Stuy Martial Arts Begins Practicing at Dojo Near Stuyvesant

Stuy Martial Arts finds a local dojo, the Krav Maga institute, where they began to train in early November.

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When the final bell rings at the end of the school day, students clamor to classrooms across the school building, eager for an exciting and productive afternoon of extracurricular activities. Yet, since early November, every Thursday members of Stuy Martial Arts have trekked ten minutes outside to practice at a local dojo: the Krav Maga institute.

Stuy Martial Arts was founded in the 2022/23 school year by current juniors Eungman Joo, Ethan Sharma, and Haocheng Huang. Each member of the trio possesses extensive experience in Martial Art disciplines, such as Taekwondo and Karate, and they began Stuy Martial Arts to lead practices and teach others their skills. “The club was created to teach students and was our way of protecting students by teaching them techniques or helping them to protect themselves, as well as providing a safe space for people who are already practitioners [in Martial Arts] and want to practice in their own time,” Joo said. 

Initially, the club held meetings inside classrooms in the Stuyvesant building, but was prevented from leading full practices due to school regulations on physical contact. “We found practicing in classrooms to be pretty unfulfilling,” Huang said. “We thought it wasn’t worth it to be in classrooms if we’re just going to be teaching material and not practicing, so we figured we’d reach out to organizations to find a big space to practice.” 

After a year of classroom meetings, the club began searching for spaces in the fall of 2023. However, finding a dojo was easier said than done. The club struggled with finding a dojo that was willing to work with high schoolers—or even respond to their e-mails. “We contacted a multitude of dojos, both for the space and for funding,” Huang said. “We did get ignored by most of them, and some that actually responded did say that they weren’t able to help us out.”

Nevertheless, the team stayed hopeful and continued to scour the internet for potential locations. One major factor they considered was the dojo’s distance to Stuyvesant. “Vicinity was a major [concern] because most people aren’t going to go to meetings that are far away, especially if you have to take a train,” Sharma said. “We looked at places that were close by and also looked at the pictures they had of their space because we needed a sizable space we could practice in.”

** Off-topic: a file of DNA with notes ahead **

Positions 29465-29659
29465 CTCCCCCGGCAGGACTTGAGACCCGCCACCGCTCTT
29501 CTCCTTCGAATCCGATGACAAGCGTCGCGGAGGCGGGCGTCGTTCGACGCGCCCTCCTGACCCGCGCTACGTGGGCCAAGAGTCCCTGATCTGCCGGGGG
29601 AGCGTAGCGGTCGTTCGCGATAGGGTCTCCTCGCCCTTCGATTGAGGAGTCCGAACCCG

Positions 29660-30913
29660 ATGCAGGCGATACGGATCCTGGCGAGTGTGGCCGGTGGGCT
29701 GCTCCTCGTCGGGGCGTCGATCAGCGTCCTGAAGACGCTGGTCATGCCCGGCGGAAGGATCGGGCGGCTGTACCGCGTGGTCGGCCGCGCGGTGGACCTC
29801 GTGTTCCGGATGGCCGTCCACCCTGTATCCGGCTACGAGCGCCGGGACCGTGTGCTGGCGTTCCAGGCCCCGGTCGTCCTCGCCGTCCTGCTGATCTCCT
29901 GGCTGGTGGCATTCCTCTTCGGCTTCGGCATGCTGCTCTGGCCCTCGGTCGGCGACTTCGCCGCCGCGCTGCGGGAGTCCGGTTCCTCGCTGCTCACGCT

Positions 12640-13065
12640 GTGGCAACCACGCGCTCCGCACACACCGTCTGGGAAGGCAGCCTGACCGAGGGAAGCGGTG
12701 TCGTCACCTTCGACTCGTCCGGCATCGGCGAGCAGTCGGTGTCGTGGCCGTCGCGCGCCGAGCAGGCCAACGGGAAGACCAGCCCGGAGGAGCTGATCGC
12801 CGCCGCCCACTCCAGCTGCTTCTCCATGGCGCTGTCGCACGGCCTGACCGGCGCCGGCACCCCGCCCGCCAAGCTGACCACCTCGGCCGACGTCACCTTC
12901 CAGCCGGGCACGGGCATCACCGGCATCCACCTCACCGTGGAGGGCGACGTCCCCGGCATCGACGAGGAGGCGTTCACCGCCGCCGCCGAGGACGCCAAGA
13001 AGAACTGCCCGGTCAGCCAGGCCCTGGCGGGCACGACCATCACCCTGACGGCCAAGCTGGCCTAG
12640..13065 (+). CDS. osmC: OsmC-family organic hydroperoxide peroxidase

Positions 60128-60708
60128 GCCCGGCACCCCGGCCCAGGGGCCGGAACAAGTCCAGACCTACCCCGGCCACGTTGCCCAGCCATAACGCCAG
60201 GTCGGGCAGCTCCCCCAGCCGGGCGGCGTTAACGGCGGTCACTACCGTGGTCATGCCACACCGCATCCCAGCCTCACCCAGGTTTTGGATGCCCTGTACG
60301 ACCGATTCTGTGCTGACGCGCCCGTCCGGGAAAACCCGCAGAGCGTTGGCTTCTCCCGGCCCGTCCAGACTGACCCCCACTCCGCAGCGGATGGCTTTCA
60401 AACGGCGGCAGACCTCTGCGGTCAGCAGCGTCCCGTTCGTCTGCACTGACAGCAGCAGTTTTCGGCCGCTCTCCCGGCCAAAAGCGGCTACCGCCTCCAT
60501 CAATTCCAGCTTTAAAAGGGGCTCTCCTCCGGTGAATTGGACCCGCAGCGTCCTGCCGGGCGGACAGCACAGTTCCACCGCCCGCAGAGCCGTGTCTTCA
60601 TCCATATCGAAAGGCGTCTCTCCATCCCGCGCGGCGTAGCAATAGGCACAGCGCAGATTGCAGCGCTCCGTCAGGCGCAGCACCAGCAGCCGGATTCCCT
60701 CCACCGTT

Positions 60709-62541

Above all else, safety was of the utmost priority. Because the team had been entrusted with practicing outside of school, they had to ensure that the dojo was as secure as possible. “We wanted somewhere we could practice that was well-supervised,” Joo said. “There were adults at the place that can oversee everyone. [...] There are [experts] patrolling around the area, so it was definitely very safe and secure.”

However, the biggest hoop the team had to jump through was funding, as few dojos were willing to provide the space for free. Because the club was practicing separate from the school, they couldn’t procure this money from organizations like the Student Union (SU), and so they had to find alternative venues. The club found success in reaching out to the Alumni Association. “We did find funding in the Alumni Association,” Sharma said. “[They] were trusting that we were skilled enough and we were able to control our members [so] that we would be safe and not let [accidents] happen.”

When the members visited the dojo, the new environment was already different from that of the school. “The new dojo looks a little dark at first, but once you get into the interior [...] you’ll get to the heart of the dojo, where you get previous dojoing members and you also get punching bags, which are pretty cool,” freshman Efrat Hossain said. “I like that you get to kick stuff, like the punching bags because usually in school, you wouldn’t be allowed to do something like that.”

Since beginning to practice in the new dojo, the team has experienced myriad benefits. “There’s definitely a lot of pros that come with it. We’re just able to be more independent of the school and have a lot more space, as well as a little bit more time,” Joo said. “We’re able to use this as a real standing point. Rather than just taking a [class]room, this is a real location [to practice] that is consistent, safe, and secure.”

In the future, the club hopes to expand their practice and compete in tournaments. “We want to keep consistently practicing, but something I’ve thought about is [getting] people in our club to compete in tournaments, but that would depend on the growth of our club in the coming months,” Sharma said. “The more interest we have, the more likely we are to do it [...] I take pride in [the fact] that we’ve succeeded. We’re just going to keep doing it for as long as we can.”